Atlanta City Council held a meeting on June 1 to address citizens’ concerns regarding parking on private property. Several booting company owners attended the meeting to voice their disapproval of recently proposed changes.
A meeting was held on June 1, led by City Council Chairman Andrea Boone and Council Member Amir Farokhi, to address several potential changes. Separate from Atlanta’s “Don’t Get The Boot” program, which will soon help resolve parking tickets received from the city, this meeting was designed to address the issues around booting on privately owned lots.
Council members proposed a reduction to the allowed fee for boot removal, sparking disagreement from booting company representatives.
Should the council’s proposition go into effect, booting companies will not be allowed to charge a customer more than $45 to remove a boot, a significant drop from the current rate of $75. Boots that can be taken off without a company employee will not be permitted to cost more than $75 per removal.
Former council members and current booting industry representatives Aaron Watson and Lamar Willis said that they think reducing booting removal fees will only contribute to the problem and will allow people to park illegally for less money. “If someone is running late and the option is to get booted for $45 or miss their event, it’s a cost of doing business for some people,” Willis said.
Booting company owner Spence Beck said that reducing the fee is a matter of bad business. “I’ve seen the council try to go towards a lesser fee, but I think it should be higher. $75 is not enough,” Beck said.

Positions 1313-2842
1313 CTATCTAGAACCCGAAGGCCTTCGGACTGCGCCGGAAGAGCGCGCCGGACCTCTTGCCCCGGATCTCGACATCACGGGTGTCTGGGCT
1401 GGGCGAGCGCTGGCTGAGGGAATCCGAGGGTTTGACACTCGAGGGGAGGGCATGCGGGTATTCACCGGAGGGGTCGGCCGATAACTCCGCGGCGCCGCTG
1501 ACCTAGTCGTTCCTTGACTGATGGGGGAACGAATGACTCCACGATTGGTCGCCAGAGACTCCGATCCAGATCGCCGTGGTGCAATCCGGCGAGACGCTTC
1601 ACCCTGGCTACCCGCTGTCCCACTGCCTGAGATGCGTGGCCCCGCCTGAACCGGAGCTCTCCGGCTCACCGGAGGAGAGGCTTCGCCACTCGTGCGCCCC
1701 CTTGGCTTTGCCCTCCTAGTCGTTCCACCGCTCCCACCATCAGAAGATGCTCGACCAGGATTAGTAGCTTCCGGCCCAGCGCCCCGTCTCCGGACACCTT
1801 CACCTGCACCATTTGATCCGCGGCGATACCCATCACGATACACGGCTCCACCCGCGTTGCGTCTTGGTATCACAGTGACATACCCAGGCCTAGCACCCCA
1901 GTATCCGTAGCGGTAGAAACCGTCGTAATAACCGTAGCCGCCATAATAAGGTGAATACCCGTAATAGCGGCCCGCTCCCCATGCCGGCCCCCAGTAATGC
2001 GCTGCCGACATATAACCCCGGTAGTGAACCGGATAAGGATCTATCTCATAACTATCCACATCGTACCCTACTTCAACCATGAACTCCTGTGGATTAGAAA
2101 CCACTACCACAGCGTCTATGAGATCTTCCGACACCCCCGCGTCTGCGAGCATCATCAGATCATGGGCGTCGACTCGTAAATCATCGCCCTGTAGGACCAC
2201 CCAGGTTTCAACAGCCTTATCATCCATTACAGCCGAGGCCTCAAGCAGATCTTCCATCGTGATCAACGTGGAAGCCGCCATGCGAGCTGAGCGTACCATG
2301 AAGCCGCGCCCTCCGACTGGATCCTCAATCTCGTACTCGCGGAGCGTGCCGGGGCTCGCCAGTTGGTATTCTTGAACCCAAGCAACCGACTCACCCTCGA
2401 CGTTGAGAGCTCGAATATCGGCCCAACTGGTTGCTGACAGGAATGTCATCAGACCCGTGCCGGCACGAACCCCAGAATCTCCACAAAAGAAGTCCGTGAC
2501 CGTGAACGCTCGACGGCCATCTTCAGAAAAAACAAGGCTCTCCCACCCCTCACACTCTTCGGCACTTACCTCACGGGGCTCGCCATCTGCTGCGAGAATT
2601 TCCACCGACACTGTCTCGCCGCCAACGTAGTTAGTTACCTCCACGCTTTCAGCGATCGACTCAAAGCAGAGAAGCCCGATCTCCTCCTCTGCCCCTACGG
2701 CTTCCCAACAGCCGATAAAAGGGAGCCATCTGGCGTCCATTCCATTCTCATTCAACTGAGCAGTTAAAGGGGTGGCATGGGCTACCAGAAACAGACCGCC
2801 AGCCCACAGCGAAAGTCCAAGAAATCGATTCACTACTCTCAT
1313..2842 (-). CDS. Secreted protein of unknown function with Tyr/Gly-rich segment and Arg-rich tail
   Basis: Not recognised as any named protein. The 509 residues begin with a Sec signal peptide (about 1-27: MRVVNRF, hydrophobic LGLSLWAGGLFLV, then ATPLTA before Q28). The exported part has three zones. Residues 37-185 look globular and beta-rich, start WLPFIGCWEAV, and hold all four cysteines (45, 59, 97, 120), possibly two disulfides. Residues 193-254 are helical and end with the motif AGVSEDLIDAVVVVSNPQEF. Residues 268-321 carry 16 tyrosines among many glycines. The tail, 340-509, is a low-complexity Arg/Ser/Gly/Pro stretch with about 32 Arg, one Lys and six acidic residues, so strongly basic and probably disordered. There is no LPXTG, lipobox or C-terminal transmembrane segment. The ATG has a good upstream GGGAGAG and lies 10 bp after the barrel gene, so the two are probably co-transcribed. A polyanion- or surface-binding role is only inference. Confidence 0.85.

Atlanta citizen Tim Burns said, “The $45 rate is not much of a deterrent for people that will park illegally, but it also disables the booting operators for being able to perform and operate as a company. It’s not just squeezing the bottom line; it is going to suffocate companies and put them out of business.”
Changes to public signage were also discussed. According to council members and company owners alike, warning signs for booting areas are lengthy and difficult to read.
Parking company representative Jeff Phillips explained his take on the signage. “Many people are booted because of the sign. It reads like a barcode. I promise you can’t read it if you’re driving. If you’re walking away, you’ll get to the third line and give up. It’s nonsense and it’s a novel. This is what predatory booting is. People think they have been booted unfairly because they don’t know what’s going on,” Phillips said.
The City Council and representatives from the booting industry suggested new ways to rework the current signage. Larger font, clear phrasing and concise language were all included in the draft of a new sign. However, once the council decides on a new sign format, it will be required to be released immediately. Given the inability to do so within the time limit of this meeting, Farokhi said that signage changes would be addressed at a later date.
Also on the list of potential changes: logo and ID requirements, and time limits. Each employee that places a boot on a car must wear a logo and carry a company ID to prove their affiliation. According to Farokhi, this aspect is intended to increase professionalism within the booting industry.
Between the hours of 10 p.m. and 5 a.m., once contacted by the owner of the vehicle, a booting company must release the boot within 45 minutes. During other times of the day, a boot must be removed within an hour.
City Council will continue working through these issues as they arise. For now, council members and booting representatives agree to work through most of the proposed policy changes, though the contentious point of boot removal fees will continue to be addressed.